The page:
Report card time is often one of anxiety even when you know the evaluation criteria against which you’ll be measured and realize you have not done your best (or even made an effort) to meet those expectations. Though we have been able to track our progress and efforts over time we open the report card hoping it will tell a different version of the story.
The CFED (Corporation for Enterprise Development) released earlier this year, the national Assets and Opportunity Scorecard grading individual states (in addition to a rank order of states) on 33 measures. Basically the assessment determines which states have strong policies toward helping residents build and protect assets. As the country continues to pull out of the economic downturn that began in 2008, it is sobering to realize that many individuals and families are financially insecure; having little to no savings and often are one emergency away from poverty’s doorstep.
I opened our report card hoping we’d somehow end up with a different version of the Rhode Island story than the one that, well, we deserve. We didn’t fare so well. Our highest grade? We received a B in Health Care. C was given in policies related to financial assets and income; and education and business and jobs, D’s. We failed in housing and homeownership.
Not a report card to boast about. In fact, it’s something I am deeply concerned about. As any responsible parent, guardian or government knows, it’s time for an intervention.
Dismal enough, these grades really only tell a part of the story. Reading between the lines (and digging a bit deeper into the data made available by the CFED on their website) we unearth the burgeoning and persistent divide between communities of color and gender. In general, whites are far LESS vulnerable. One and a half times more white workers own a business; almost two times as many workers of color are unemployed. And, in every issue area, men are faring better than women. If the data were analyzed looking at communities of color and gender we’d see an even deeper divide. In fact, I’d be willing to bet that our B, C’s and D’s might all spiral downward to failing across the board.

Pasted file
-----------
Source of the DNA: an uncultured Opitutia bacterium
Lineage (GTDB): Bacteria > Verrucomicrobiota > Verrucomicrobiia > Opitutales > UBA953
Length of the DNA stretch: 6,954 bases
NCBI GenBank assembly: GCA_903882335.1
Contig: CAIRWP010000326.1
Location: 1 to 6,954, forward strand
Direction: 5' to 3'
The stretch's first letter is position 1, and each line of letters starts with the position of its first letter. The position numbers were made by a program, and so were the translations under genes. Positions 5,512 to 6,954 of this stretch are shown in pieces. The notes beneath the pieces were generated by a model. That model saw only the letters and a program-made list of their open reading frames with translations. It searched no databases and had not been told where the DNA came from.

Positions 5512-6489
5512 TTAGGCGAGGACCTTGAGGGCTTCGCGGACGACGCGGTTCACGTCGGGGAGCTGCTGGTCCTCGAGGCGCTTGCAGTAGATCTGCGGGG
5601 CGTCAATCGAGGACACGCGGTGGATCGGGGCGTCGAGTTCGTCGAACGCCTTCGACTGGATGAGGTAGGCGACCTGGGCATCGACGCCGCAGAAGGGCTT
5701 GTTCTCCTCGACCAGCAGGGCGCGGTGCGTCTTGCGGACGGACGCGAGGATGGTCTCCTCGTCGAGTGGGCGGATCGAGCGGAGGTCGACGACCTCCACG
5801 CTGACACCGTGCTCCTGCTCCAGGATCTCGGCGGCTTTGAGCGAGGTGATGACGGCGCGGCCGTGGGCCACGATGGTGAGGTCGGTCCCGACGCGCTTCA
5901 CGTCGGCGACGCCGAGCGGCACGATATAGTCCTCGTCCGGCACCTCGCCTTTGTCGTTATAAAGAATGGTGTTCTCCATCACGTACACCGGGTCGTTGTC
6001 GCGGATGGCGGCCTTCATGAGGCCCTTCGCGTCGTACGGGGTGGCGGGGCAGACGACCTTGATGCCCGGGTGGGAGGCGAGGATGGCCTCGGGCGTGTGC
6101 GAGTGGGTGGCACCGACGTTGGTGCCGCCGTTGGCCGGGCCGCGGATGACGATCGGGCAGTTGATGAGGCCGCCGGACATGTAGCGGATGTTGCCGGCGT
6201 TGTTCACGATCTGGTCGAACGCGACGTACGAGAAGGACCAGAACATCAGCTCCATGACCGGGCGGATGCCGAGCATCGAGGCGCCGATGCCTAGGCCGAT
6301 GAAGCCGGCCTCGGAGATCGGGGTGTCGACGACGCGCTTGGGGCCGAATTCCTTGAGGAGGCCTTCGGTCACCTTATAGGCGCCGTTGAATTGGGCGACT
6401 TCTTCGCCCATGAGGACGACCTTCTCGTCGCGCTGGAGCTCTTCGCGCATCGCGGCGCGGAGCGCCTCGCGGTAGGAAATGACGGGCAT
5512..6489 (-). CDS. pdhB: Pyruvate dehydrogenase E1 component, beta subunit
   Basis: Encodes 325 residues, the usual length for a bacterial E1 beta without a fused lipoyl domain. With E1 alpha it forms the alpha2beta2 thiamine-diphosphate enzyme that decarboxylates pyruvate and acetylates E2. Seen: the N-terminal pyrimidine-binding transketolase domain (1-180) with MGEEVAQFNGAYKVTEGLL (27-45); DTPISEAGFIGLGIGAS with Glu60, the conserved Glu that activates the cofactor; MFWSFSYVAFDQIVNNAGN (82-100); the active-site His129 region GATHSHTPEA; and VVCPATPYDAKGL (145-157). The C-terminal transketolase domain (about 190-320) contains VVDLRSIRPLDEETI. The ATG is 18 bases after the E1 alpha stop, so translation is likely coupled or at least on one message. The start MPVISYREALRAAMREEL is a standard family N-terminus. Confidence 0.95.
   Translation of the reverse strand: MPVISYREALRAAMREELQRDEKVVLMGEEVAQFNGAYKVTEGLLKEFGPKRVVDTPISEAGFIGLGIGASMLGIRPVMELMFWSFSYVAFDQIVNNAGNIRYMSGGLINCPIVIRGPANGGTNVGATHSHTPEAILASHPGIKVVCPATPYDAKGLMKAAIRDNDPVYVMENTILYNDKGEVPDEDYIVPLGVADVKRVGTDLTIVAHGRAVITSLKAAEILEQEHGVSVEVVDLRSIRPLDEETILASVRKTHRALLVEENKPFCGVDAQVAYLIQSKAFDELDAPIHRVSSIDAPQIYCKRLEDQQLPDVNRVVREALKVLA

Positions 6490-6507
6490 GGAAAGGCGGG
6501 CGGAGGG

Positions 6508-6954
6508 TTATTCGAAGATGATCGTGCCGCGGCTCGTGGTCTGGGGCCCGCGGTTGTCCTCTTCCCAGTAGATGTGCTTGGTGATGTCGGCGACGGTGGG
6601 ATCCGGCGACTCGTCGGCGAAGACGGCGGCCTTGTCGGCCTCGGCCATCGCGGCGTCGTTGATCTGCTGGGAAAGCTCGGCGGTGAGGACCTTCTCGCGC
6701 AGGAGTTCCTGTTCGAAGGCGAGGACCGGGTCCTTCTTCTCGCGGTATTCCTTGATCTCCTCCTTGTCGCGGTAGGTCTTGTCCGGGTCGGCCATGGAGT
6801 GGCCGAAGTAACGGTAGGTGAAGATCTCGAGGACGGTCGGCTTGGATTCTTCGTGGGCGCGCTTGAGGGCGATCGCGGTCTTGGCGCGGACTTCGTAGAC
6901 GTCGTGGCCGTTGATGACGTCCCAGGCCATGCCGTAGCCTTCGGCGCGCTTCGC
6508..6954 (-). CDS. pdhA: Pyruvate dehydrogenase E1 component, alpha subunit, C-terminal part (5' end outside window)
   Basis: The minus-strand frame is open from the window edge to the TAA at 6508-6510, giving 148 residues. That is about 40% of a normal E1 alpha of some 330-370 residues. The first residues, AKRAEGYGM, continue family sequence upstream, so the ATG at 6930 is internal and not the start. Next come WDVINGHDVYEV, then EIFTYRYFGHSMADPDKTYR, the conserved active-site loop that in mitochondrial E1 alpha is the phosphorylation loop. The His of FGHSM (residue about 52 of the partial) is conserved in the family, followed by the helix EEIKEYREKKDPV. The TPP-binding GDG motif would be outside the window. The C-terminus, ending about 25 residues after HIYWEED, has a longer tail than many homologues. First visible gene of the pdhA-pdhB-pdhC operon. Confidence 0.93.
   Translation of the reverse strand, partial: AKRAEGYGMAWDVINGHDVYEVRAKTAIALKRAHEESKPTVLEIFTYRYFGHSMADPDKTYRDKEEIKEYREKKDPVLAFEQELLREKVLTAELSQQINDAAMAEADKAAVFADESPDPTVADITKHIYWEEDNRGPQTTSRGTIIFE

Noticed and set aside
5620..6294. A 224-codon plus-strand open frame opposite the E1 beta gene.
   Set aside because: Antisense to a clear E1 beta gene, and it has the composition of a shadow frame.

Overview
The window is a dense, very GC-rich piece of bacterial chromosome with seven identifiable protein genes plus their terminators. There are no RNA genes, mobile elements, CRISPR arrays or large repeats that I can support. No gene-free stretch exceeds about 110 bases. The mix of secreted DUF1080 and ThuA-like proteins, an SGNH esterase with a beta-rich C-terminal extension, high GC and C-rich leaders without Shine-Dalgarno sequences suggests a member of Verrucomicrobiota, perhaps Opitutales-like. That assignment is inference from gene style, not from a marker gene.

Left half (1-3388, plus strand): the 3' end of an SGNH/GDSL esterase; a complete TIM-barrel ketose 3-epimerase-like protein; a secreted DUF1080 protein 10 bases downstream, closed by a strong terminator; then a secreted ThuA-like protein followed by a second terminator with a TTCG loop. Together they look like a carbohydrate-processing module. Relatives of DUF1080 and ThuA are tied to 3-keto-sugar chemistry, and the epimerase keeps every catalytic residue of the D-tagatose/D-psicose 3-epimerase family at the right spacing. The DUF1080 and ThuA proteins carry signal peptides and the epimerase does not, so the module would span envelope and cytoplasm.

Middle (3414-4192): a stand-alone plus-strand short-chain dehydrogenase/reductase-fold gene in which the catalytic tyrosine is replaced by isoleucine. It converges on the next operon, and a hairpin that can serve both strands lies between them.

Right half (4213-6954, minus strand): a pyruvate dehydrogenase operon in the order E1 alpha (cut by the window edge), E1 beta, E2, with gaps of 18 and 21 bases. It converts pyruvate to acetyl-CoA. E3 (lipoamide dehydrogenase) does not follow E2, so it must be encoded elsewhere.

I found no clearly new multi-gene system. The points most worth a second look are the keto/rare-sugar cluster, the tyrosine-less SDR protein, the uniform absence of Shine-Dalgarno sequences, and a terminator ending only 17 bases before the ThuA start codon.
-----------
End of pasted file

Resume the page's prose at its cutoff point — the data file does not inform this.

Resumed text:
The truth is persistent gender inequality continues to keep women and, even more so, women of color among the most financially vulnerable Rhode Islanders. Underemployment, wage inequity, unfair payday and predatory lending, in addition to 6 years of declining state investments in programs designed to promote economic security among low and moderate income working women are responsible for producing the grades we, in all honesty, rightfully deserve.
Gender equality is the right course, the right intervention! No community or state can thrive when it does not value and ensure the well-being of all its residents. Policies and economic priorities must be examined through a gender lens. The implications of policy made without putting on our gender lens will continue to produce report cards and stories that keep real truths about the economic well-being of Rhode Islanders hidden. More importantly, making policy with blinders on continues to impact the most vulnerable: women and women of color.
Click here to read your state report card http://assetsandopportunity.org/scorecard/, and please, put your gender lens on!